Further to the simplest and briefest set of replies we’ve had, courtesy of Iwan Williams, today’s ‘Folks for a World that Works’ Q&A correspondent is Ruben Kenig, with a rather sobering set of responses…
OurNet: Thank you for taking part in the #ffawtw interview Ruben, what’s your big passion?
Ruben: Middle aged husband and father, recovering musician, sometime IT project manager and curmudgeon. Not sure about a big passion anymore.
OurNet: What would a ‘world that works’ look like to you?
Ruben: A successfully functioning world would be much more evidence based and much less democratic. Many major decisions seem to be driven by manipulation towards an outcome that a group desires. There is almost no effort to even frame a useful question around the decision. Examples in the UK would be austerity economics and Brexit.
Austerity economics does not increase the wealth and prosperity of the majority of the population, but it is sold as essential to “balance the books” and other fatuous comparisons to a personal budget. Similarly, Brexit doesn’t seem to be a useful answer to many of the concerns of the people who voted for it. It will not lead to Britain having less black and brown people and it will almost certainly not lead to any economic improvement either for the country as a whole or for the majority of the population.
A large problem with our current fetishisation of democracy is that people make poor decisions, largely through ignorance. There is no reason at all that I should have a say in macroeconomic policy. I know very little about the subject. It might be productive for me to have a role in framing a question that macroeconomic policy could answer though. We spend far too much time and energy considering the opinions of people who know naff all.
As Isaac Asimov said, “There is a cult of ignorance in the United States, and there has always been. The strain of anti-intellectualism has been a constant thread winding its way through our political and cultural life, nurtured by the false notion that democracy means that ‘my ignorance is just as good as your knowledge.’”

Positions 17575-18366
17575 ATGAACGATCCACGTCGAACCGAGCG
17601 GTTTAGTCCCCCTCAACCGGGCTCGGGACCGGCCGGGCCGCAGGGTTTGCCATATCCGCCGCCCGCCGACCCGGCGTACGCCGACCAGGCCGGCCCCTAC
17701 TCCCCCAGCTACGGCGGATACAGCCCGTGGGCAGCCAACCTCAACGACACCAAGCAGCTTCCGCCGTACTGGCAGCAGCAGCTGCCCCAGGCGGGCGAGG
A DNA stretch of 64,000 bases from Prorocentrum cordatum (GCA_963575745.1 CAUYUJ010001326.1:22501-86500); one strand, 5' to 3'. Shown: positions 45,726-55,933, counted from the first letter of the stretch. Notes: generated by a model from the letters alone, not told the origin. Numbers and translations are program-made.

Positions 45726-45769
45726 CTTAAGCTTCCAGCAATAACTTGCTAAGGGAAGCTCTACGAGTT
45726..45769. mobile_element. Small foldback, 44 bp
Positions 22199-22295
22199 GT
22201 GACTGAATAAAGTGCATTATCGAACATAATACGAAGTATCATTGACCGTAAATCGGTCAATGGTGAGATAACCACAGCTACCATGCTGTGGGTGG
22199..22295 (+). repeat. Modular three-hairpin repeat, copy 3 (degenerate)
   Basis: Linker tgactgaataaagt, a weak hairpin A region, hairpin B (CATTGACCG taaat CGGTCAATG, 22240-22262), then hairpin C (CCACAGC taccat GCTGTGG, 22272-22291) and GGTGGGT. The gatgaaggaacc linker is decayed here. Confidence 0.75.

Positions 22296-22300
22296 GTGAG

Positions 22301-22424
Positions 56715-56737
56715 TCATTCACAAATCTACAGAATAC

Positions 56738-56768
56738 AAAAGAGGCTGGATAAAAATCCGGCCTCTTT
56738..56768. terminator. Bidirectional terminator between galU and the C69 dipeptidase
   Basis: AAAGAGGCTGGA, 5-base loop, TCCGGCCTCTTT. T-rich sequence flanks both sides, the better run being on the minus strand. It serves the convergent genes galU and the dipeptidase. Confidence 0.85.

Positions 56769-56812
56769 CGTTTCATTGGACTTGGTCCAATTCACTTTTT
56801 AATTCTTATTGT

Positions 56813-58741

This is problematic as acknowledging ignorance is painful, and deciding whose knowledge is valid is tricky. The goal should be the accurate framing of questions about what kind of world we should be trying to create.
There seem to me to be two important questions:
1. How should we distribute the resources we have available?
2. How long do we want our society to last?
A successfully functioning world would be able to answer those questions honestly and clearly.
OurNet: What is stopping us from creating a ‘beautiful world we all know in our hearts is possible’?
Ruben: I don’t agree with the question at all. I am deeply doubtful that any beautiful world can be created. There are many things standing in the way, ignorance, greed, self-interest, short-termism and just plain old biology. I don’t believe that there is sufficient will to enact any sustainable, let alone beautiful, solutions.
The optimism of the question is misplaced. It will not be a question of whether we feel believe or hope a beautiful world can be created, but can we summon the will and wit to enact a major change in how humans have behaved for the past three thousand years or so. I would like to be wrong but…
Be one of the ‘Folks for a World that Works’ here